Al-Bustan Neighborhood – Garden of the King

Published: 
16 Sep 2014

Virtual tour of the 'national parks'

Silwan’s al-Bustan neighborhood lies in Kidron Valley, between the Wadi Hilwa neighborhood and Jerusalem Walls National park to the west and Silwan’s old quarter (Silwan al-Wasta) to the east. Until 1967 residents of Silwan cultivated fruit trees in the valley. City master plan No. 9, which was to determine the conservation to development ratio in the Old City Basin, defines al-Bustan Valley as an open space where construction is prohibited. The plan allowed only the few buildings in place at the time the plan was approved in 1976. Neighborhood master plans approved over the years for parts of Silwan did not allocate land for expansion or increase building rights. As crowding worsened, Silwan residents had no choice but to build in the valley and there are now more than 90 residential structures there. The buildings, built mostly since the 1980s, were constructed without permits. Approximately 1,000 people live in this neighborhood. The residents face great difficulties because it is not officially recognized and must contend with demolition orders issued against their homes. Residents cannot build additions to their homes or new homes on their land, nor can they lay down proper infrastructure or build public facilities.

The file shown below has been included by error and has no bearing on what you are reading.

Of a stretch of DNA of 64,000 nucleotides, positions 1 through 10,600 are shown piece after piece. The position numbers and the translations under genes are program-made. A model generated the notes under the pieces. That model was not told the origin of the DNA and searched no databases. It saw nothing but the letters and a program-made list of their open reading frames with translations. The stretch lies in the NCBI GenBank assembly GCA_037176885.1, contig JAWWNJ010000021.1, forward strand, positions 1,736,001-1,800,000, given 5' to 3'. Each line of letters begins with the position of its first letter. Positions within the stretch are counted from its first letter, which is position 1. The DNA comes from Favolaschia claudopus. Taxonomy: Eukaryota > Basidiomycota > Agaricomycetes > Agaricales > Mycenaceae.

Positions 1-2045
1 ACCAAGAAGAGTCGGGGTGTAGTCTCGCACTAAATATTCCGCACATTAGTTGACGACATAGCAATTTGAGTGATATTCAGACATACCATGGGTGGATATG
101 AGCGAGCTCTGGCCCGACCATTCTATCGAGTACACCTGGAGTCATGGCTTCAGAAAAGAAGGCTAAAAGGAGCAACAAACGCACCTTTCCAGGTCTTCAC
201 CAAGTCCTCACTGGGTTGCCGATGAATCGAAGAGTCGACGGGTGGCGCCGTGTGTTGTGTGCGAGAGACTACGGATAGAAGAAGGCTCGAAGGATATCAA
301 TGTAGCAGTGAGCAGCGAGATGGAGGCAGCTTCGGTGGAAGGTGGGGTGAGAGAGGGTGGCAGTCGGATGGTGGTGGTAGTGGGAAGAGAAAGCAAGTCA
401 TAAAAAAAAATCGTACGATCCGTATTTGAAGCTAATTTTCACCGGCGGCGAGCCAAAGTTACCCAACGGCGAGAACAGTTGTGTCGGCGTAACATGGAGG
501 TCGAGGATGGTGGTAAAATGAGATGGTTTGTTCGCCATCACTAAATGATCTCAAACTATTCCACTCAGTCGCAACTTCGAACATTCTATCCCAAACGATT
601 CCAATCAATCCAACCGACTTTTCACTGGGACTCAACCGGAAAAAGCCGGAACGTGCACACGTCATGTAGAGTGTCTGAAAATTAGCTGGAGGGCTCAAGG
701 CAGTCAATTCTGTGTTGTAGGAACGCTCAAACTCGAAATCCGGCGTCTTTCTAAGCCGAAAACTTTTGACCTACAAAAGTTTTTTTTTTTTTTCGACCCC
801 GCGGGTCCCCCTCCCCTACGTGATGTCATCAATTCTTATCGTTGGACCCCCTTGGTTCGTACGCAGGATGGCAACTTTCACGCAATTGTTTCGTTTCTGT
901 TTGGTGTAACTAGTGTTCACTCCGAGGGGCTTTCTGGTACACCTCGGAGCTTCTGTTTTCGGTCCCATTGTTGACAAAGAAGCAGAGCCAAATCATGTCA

An area called the Garden of the King is mentioned three times in the Old Testament. Some scholars identify it as Al-Bustan Valley. However, the exact location and nature of the biblical garden are not known and there are no archeological or other findings in al-Bustan to suggest that this is in fact the location. In 1995, the Jerusalem Tourist Development Steering Committee, established in advance of the celebrations of the city’s 3,000th anniversary, published a general plan for an “open archeological museum” in the “Valley of the King”. In November 2004, Jerusalem City Engineer Uri Shitrit issued orders to “remove unlawful construction in the Valley of the King” in order to keep the area “an open public space”, as defined by Plan No. 9 in 1976. In early 2005, the Jerusalem municipality began serving demolition orders to residents of al-Bustan, and later that year demolished the homes of two families. Following international pressure, then Mayor Uri Lupolianski postponed the demolition plans and declared that the residents would be given a chance to try to secure retroactive approval for their homes. The residents hired an Israeli planner, and filed a proposed plan for the neighborhood in 2006. Though the plan was prepared in coordination with planning authorities, it was rejected by the District Planning Committee in 2009, on the grounds that the area must remain an open space due to its important location, “landscape sensitivity” and “cultural and historical values”.